Some members and historians argue whether or not the church is guilty for engaging in the Indian slave trade. The following is not to justify the activity; however, true motives of why some early Mormon settlers started to engage in the practice shouldn’t be ignored. Despite the controversy, Young himself was opposed to Indian slavery.
    In his address to the Utah Territorial Legislature in 1852 he stated the following:
    “It is unnecessary perhaps for me to indicate the true policy for Utah in regard to slavery...When human flesh is to be dealt as property; it is not consistent or compatible with the true principals of government. My own feelings are that no property can or should be recognized as existing in slaves, either Indian or African.
    No persons can purchase them [Indians] without their becoming as free, so far as natural rights are concerned, as persons of any color; under the present law and degraded situation of the Indian Race, so long as the practice of gambling away, selling and otherwise disposing off their children, as also sacrificing prisoners, occurs among them, it seems indeed that any transfer would be to them a relief and a benefit…
    This may be said to present a new feature in the traffic of human beings; it is essentially purchasing them into a freedom instead of slavery; but it is not the low, servile drudgery of Mexican slavery, to which I would doom them, not to be raised among beings scarcely superior to themselves but where they could find that considerations pertaining not only to be civilized but humane and benevolent society.” (Address to the Utah Territorial Legislature, 1852)
  10. Thanks
    DennisTate reacted to Traveler in Wealth   
    I will attempt to make this response short.  As near as I have determined wealth ought to best be used to relieve the sufferings of the poor. 
    I do agree with you about doctrines - or what is often thought of and expressed as doctrines (especially in such things as near death experiences) to be misleading.  Isaiah indicated that there are three "things" or expressions that bring us closer to G-d or cause us to separate ourselves from G-d.  The three things that bring us closer are.  The Law, the Ordinances and the Covenants.  Likewise we become separated from G-d by:  Transgressing the Law, changing the Ordinances and breaking the everlasting Covenant.   Isaiah does not include doctrine.  Some may argue that Isaiah's words are doctrine.  I personally thing such is somewhat of a misdirection.
    If one understands that a Kingdom requires a King (supreme Suzerain) and his appointed servant vassals to (as proxy for G-d): Provide the Law, administer the Ordinances and be proctors for the covenants.  My experiences with near death experiences is that ideas and doctrines are added or expressed (having a form of G-dlyness) but denying the power thereof (Providing the Law, administer the Ordinances and the proctors for the covenants).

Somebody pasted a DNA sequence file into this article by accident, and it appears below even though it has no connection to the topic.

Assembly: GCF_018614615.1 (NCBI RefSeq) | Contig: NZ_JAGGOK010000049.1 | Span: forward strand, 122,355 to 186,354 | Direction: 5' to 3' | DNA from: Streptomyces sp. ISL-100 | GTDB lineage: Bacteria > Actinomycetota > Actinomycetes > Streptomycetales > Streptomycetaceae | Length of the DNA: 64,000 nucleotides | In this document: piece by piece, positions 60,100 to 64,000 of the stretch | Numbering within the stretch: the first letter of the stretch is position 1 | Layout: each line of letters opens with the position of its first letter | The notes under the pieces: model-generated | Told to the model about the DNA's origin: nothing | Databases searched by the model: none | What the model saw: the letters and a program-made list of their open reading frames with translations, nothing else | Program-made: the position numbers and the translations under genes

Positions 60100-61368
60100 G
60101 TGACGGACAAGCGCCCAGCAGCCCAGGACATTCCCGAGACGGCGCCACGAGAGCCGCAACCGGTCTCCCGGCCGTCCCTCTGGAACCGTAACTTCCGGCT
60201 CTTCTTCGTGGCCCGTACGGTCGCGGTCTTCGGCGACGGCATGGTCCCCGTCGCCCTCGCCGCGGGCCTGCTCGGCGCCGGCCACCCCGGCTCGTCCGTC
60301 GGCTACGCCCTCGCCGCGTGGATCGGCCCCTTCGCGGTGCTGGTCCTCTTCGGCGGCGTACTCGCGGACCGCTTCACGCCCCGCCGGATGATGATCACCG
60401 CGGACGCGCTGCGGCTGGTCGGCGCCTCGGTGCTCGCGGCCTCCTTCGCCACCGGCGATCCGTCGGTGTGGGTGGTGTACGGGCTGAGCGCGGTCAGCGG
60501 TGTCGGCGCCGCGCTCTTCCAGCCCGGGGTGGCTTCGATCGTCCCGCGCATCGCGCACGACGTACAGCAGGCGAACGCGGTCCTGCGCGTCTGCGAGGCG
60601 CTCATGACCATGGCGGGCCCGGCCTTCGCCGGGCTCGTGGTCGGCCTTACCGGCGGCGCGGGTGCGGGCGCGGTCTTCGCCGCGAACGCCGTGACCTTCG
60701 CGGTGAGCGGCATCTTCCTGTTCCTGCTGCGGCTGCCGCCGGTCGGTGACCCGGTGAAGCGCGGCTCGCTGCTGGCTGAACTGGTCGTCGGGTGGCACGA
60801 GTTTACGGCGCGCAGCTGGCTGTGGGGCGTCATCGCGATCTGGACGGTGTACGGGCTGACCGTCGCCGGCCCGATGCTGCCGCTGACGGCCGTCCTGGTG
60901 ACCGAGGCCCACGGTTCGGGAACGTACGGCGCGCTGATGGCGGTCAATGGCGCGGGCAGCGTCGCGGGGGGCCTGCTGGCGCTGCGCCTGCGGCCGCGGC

The Traveler
  11. Thanks
    DennisTate reacted to NeuroTypical in The church doesn't discipline or excommunicate anyone any more.   
    I was dis-invited from our local Mega church's "Are mormons Christan" study group.  I went to every class, and when they asked me a question, I answered.  Behold portions of the subsequent email exchange:
  12. Okay
    DennisTate reacted to LDSGator in The church doesn't discipline or excommunicate anyone any more.   
    Need to try harder bro. Those are rookie numbers. 😉 
  13. Thanks
    DennisTate got a reaction from Anddenex in A Pentacostal Reads the BoM   
    I personally believe that the Book of Mormon is brilliantly written.....
    fits beautifully with the Jewish and Christian scriptures.... fits beautifully with modern near death experience accounts which I feel fit perfectly with 2 Corinthians 12 : 2-4 but..... I feel that my role in life is to assist Latter day Saints to connect with Pentecostals, Charismatic Catholics, other Christians who like me are fascinated by near death experience accounts and also with Jews, (especially Jews who like me love the near death experience account of former Atheist Rabbi Alon Anava.)
    I feel that my calling toward Judaism and toward the Jewish people somewhat modifies the way that I approach the question of whether or not I should become a full fledged baptized Mormon or not????????
    34 A new commandment I give unto you, That ye alove one another; as I have loved you, that ye also blove one another.
    35 By this shall all men know that ye are my disciples, if ye have alove one to another." (John 13)